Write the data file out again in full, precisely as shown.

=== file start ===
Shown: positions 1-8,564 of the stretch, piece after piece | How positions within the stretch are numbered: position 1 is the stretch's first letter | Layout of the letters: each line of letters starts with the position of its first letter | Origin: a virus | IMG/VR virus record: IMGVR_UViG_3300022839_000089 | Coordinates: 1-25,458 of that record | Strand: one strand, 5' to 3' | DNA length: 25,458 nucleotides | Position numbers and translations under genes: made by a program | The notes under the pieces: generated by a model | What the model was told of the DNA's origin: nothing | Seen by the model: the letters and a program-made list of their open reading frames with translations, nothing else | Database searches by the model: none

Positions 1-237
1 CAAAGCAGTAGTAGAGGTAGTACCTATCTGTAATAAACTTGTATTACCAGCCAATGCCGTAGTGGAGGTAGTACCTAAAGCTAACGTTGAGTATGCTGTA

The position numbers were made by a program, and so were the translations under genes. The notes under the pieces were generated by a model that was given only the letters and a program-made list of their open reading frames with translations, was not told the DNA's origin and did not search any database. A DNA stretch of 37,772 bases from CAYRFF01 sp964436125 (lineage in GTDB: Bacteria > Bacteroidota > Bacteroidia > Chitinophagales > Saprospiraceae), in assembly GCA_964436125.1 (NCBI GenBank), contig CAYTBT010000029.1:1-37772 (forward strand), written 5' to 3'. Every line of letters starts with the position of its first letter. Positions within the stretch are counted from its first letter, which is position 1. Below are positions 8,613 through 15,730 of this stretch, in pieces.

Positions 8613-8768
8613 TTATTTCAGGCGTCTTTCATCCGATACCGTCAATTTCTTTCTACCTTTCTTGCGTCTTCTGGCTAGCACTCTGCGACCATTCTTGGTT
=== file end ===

Shown: positions 1-8,564 of the stretch, piece after piece | How positions within the stretch are numbered: position 1 is the stretch's first letter | Layout of the letters: each line of letters starts with the position of its first letter | Origin: a virus | IMG/VR virus record: IMGVR_UViG_3300022839_000089 | Coordinates: 1-25,458 of that record | Strand: one strand, 5' to 3' | DNA length: 25,458 nucleotides | Position numbers and translations under genes: made by a program | The notes under the pieces: generated by a model | What the model was told of the DNA's origin: nothing | Seen by the model: the letters and a program-made list of their open reading frames with translations, nothing else | Database searches by the model: none

Positions 1-237
1 CAAAGCAGTAGTAGAGGTAGTACCTATCTGTAATAAACTTGTATTACCAGCCAATGCCGTAGTGGAGGTAGTACCTAAAGCTAACGTTGAGTATGCTGTA

The position numbers were made by a program, and so were the translations under genes. The notes under the pieces were generated by a model that was given only the letters and a program-made list of their open reading frames with translations, was not told the DNA's origin and did not search any database. A DNA stretch of 37,772 bases from CAYRFF01 sp964436125 (lineage in GTDB: Bacteria > Bacteroidota > Bacteroidia > Chitinophagales > Saprospiraceae), in assembly GCA_964436125.1 (NCBI GenBank), contig CAYTBT010000029.1:1-37772 (forward strand), written 5' to 3'. Every line of letters starts with the position of its first letter. Positions within the stretch are counted from its first letter, which is position 1. Below are positions 8,613 through 15,730 of this stretch, in pieces.

Positions 8613-8768
8613 TTATTTCAGGCGTCTTTCATCCGATACCGTCAATTTCTTTCTACCTTTCTTGCGTCTTCTGGCTAGCACTCTGCGACCATTCTTGGTT